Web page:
Digital technologies critical in facing COVID-19 pandemic

Governments need to make full use of digital technologies to confront the COVID-19 pandemic and address a wide range of pandemic-related issues according to another new policy brief issued by the UN Department of Economic and Social Affairs.

The pandemic is compelling governments and societies to turn toward digital technologies to respond to the crisis and, increasingly, is requiring governments to adopt an open government approach and to use digi­tal communication channels to provide reliable infor­mation on global and national COVID-19 developments.

With lockdowns and other social distancing measures in effect in many countries, and with more people relying on the internet for information and advice, gov­ernments are being urged to deploy effective digital technolo­gies to contain the outbreak.

According to the brief, a review of the national portals of the 193 United Nations Member States showed that by 25 March 2020, 57 per cent (110 countries) had posted some kind of information on COVID-19, while around 43 per cent (83 countries) had not.  But by 8 April 2020, around 86 per cent (167 countries) have included information and guidance about COVID-19 in their portals.

Government information has focused on information about the outbreak, travel restrictions, practical guidance on protection, and governmental response. Governments, as the first custodian of data re­lated to COVID-19, have also started publishing sta­tistics that include the total number of cases in a country, total fatalities, as well reporting of cases by jurisdictions.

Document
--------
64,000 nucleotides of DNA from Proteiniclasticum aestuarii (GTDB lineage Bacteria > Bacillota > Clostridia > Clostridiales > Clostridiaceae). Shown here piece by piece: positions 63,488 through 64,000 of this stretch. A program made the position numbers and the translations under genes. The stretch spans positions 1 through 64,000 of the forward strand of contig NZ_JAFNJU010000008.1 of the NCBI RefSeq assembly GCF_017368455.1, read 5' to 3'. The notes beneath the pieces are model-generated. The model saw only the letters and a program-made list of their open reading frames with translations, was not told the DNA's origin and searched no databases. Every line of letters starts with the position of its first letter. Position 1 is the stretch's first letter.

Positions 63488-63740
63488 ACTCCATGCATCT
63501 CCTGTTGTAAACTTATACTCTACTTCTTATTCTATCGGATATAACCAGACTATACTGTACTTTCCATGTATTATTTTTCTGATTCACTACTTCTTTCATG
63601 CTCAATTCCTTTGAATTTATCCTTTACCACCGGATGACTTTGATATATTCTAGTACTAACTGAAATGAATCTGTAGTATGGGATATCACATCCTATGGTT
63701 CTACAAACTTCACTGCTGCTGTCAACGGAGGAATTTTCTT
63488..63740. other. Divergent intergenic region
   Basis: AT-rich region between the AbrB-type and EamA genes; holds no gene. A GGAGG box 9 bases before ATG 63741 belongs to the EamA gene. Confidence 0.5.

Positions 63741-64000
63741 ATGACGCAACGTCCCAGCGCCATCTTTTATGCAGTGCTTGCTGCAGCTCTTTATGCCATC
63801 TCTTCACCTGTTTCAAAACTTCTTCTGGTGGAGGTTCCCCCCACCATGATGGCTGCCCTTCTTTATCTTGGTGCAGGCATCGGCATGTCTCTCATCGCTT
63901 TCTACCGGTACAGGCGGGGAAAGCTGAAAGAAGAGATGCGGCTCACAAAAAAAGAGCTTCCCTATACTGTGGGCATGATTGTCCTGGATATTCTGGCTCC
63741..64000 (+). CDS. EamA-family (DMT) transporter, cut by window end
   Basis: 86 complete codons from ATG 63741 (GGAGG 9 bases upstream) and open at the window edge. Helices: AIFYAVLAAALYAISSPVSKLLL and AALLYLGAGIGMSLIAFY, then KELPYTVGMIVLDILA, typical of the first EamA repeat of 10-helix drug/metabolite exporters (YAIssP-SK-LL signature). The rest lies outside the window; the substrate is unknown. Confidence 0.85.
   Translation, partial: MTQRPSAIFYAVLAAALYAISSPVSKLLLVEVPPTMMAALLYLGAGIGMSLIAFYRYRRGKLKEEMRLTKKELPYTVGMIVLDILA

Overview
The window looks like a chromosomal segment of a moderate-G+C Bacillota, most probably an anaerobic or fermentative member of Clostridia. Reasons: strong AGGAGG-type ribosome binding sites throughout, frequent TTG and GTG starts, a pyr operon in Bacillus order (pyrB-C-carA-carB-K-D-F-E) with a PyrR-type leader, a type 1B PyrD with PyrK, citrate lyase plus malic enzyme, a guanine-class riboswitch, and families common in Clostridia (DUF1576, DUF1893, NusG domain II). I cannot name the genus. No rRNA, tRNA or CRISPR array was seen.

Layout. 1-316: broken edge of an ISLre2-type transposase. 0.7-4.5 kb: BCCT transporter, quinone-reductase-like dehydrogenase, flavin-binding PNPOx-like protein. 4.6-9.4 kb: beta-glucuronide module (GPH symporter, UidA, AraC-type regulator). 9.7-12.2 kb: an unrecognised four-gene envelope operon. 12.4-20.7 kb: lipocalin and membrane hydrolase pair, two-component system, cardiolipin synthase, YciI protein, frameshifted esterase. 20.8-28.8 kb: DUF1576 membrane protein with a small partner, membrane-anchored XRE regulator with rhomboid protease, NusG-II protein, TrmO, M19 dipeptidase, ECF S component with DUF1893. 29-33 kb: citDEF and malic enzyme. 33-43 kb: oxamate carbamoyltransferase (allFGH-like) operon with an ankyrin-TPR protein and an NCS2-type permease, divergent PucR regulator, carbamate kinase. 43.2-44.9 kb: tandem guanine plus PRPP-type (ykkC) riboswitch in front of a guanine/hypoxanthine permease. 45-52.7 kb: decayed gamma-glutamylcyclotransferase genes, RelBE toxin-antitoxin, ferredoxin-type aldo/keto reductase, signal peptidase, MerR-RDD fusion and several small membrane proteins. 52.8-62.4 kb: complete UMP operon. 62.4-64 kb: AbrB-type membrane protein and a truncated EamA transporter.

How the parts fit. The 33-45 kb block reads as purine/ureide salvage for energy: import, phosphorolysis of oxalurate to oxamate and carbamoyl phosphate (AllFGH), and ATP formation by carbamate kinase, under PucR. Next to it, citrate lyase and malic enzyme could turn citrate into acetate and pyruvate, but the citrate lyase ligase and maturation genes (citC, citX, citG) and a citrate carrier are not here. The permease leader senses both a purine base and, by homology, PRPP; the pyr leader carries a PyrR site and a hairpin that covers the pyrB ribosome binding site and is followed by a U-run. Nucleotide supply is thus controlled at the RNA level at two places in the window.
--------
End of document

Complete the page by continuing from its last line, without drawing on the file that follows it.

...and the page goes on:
Governments have also designed new apps and services to help in the fight against COVID-19, to facilitate services such as delivering food and other essential items to those most in need by optimizing the entire supply chain via digital government services. Some Member States re­corded an increase in the usage of online services such as digital ID and digital signature, due to the spikes in appli­cations for unemployment and other social benefits.

Some countries, balancing health imperatives and privacy concerns, have found that digital applications can help trace and test people who have come into contact with an infected person.

According to the policy brief, governments, often lacking the financial and human re­source capabilities to quickly and efficiently develop digi­tal tools that can support people during a crisis situation, should  build partnerships with private technology companies, social entrepreneurs or other national and in­ternational organizations to make use of existing technologies to meet the needs of people and soften the impact of the cri­sis on their lives.

“Policymakers should seize the COVID-19 crisis as an opportunity to establish tailor-made digital government tools, strategies and collaborations for the future,” the brief states. “The cri­sis has demonstrated that it is impossible for societies to ignore technological advancements as they are continuing to change business models and people’s everyday lives. Governments should embrace these policy- and techno­logical developments and harvest the digital opportuni­ties that can support the long-term sustainable develop­ment of their countries.”

Related information: UN DESA’s dedicated web portal for COVID-19

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